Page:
When Hannah got back to the Mansion Steven was in his study. Hearing the front door close he called, “Hannah?”

            Hannah went to the study door and looked at Steven. “I’m here.”

            “Come in and close the door.” Steven sat back in his chair and tented his fingers. It was obvious to Hannah that he had something difficult to say.

            Hannah closed the door and walked toward the desk.

            “There are going to be some guests here for dinner. I’m not sure you will be comfortable with them here, so I am going to suggest that you have dinner in your room tonight.”

            Hannah felt a sigh of relief escape her lips. Her shoulders relaxed as she smiled at Steven. “Oh, that’s no problem. I’ll go to the kitchen and get something and head upstairs now. You won’t even know that I am here.”

            Steven leaned forward and began looking at papers on the desk. “Thank you.”

            Hannah hurried out of the study and went directly to the kitchen. The cook and Mrs. Burton were busy with preparations. “Sorry to bother you,” Hannah said. “I am to have dinner in my room and thought I’d just make a sandwich and take it up with me.”

            Mrs. Burton shook her head. “You’ll do no such thing. When we get dinner fixed, I’ll make you a plate and bring it up. You need your nourishment.”

            Hannah smiled at the dear old woman. “Thank you so much, Mrs. Burton.” With that, Hannah left the kitchen and ran up the steps to her room.

            There were a lot of voices that drifted into Hannah’s hearing and she did her best to tune them out. There was one voice in particular, however, that caught Hannah’s attention. It was a female voice that kept talking to Steven and they way she said his name Hannah could tell there was something intimate in their relationship. Maybe this was the woman he was having the affair with – the affair that caused her mother’s death. Hannah thought maybe she should try to sneak a peek at this woman, although she knew she would recognize her voice anytime she heard it, so Hannah stayed in her room.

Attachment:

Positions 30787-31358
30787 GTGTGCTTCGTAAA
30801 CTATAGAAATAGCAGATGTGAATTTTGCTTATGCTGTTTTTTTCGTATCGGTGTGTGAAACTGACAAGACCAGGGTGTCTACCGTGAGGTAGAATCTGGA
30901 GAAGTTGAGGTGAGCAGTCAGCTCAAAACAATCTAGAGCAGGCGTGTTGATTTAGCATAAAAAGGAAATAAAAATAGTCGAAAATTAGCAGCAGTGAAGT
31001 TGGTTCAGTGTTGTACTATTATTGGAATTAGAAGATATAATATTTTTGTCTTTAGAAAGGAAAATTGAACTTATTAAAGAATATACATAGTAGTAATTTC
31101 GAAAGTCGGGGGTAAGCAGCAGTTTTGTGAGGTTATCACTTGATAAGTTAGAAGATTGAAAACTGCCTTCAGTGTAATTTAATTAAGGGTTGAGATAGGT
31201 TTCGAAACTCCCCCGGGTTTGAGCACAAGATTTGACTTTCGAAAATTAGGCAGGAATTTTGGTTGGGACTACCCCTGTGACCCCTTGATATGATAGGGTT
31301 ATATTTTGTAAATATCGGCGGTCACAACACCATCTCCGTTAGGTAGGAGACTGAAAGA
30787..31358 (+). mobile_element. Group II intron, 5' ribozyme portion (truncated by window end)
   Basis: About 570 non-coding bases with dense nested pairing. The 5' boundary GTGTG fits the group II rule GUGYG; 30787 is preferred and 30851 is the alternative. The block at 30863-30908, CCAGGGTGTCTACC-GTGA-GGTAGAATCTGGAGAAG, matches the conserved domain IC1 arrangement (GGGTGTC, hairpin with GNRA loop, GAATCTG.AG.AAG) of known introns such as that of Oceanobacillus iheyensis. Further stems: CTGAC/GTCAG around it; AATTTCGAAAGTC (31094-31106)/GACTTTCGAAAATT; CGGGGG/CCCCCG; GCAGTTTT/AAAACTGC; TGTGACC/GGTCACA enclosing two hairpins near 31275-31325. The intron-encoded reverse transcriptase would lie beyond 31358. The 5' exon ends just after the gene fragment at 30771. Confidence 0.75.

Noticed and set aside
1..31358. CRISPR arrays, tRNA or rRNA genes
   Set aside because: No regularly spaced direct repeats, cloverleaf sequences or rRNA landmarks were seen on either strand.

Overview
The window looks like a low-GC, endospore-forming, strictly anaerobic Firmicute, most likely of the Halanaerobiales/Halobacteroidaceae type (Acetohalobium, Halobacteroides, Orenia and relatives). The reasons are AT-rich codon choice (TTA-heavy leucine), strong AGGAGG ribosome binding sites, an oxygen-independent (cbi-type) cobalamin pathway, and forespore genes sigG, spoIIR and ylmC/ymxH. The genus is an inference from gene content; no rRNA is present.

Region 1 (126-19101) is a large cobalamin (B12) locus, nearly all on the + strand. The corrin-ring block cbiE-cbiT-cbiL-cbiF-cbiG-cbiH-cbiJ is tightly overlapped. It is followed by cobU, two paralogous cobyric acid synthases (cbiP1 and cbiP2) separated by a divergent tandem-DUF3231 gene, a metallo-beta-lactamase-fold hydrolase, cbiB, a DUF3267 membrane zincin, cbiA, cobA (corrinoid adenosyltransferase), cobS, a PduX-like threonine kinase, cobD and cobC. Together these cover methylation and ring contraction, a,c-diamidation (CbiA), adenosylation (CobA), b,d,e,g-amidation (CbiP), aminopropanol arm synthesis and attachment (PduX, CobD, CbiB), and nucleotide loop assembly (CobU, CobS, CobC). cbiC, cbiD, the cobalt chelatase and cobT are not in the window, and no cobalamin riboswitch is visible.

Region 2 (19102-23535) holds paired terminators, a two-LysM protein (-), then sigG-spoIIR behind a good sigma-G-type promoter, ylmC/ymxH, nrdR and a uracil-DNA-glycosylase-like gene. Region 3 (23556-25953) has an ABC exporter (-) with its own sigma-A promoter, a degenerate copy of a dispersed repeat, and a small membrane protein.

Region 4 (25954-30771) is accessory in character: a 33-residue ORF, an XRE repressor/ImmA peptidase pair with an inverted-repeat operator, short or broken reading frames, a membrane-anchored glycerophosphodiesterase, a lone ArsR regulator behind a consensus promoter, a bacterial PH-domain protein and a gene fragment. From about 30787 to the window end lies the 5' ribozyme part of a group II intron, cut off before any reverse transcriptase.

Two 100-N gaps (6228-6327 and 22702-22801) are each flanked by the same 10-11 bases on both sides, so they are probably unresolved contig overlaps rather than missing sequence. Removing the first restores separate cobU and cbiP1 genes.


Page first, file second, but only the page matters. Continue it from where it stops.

Sunday was a quiet day except for the ruckus of the twins packing up to go back to Heathwell. Hannah said good-bye to them, although it was obvious, they were delighted to leave her behind. Later in the day a car arrived in the driveway and when it was unloaded, Hannah recognized her belongings. It certainly didn’t take Steven long to erase her from Heartwell – probably he would erase her mother and then her as quickly from the Mansion.

            Around 8pm Sunday evening, Hannah heard Steven tell Mrs. Burton that he was going out and would be back late, to go ahead and lock up the house when she went to bed. After the front door closed and she heard the lock click, Hannah thought about what she had heard Deanna say about her mother’s jewelry. Hannah crept quietly down the hallway and stood in front of the master bedroom. She turned the door knob and silently went into the room. She shut the door before turning the lights on so no one would notice she had entered.

            Hannah stood in this familiar room. The four poster, king-sized bed was still covered in the gold brocade coverlet. Hannah had loved the fringe that ran along the edges of the cover and the pillows. There were matching end tables and she could see that they had been wiped clean and the picture of Hannah that always sat on her mother’s side was gone. Hannah felt her eyes begin to tear up. She wondered where that picture had gone. There were two brocade chairs by the large window where Hannah would sit with her mother to talk about life and read stories. She knew that there would never be stories with her mother again. The large wooden dresser sat on the wall opposite the bed and Hannah went over and began to open drawers. She knew which drawers had been her mother’s and thought she might find something to hold and keep. But when she opened the drawers, they were empty. All of her mother’s things were gone!

            Hannah ran to the closet. She could remember sitting in the closet while her mother chose dresses and shoes – such beautiful things to wear. As Hannah opened the closet door she gasped – her mother’s things were gone from here as well. Hannah couldn’t believe that Steve had taken all Susan’s things away before Hannah even got home. Didn’t he think she might want something of her mother’s? Hannah sat down on the closet floor and began to cry again.

            She didn’t know how long she sat there crying when she heard footsteps on the stairs. She rubbed her eyes with her sleeves and jumped up. She worried that if Steven caught her in here, he might be mad and then she didn’t know what he’d do. As she slowly opened the bedroom door, she saw Mrs. Burton coming toward her. Hannah signed in relief and looked at Mrs. Burton.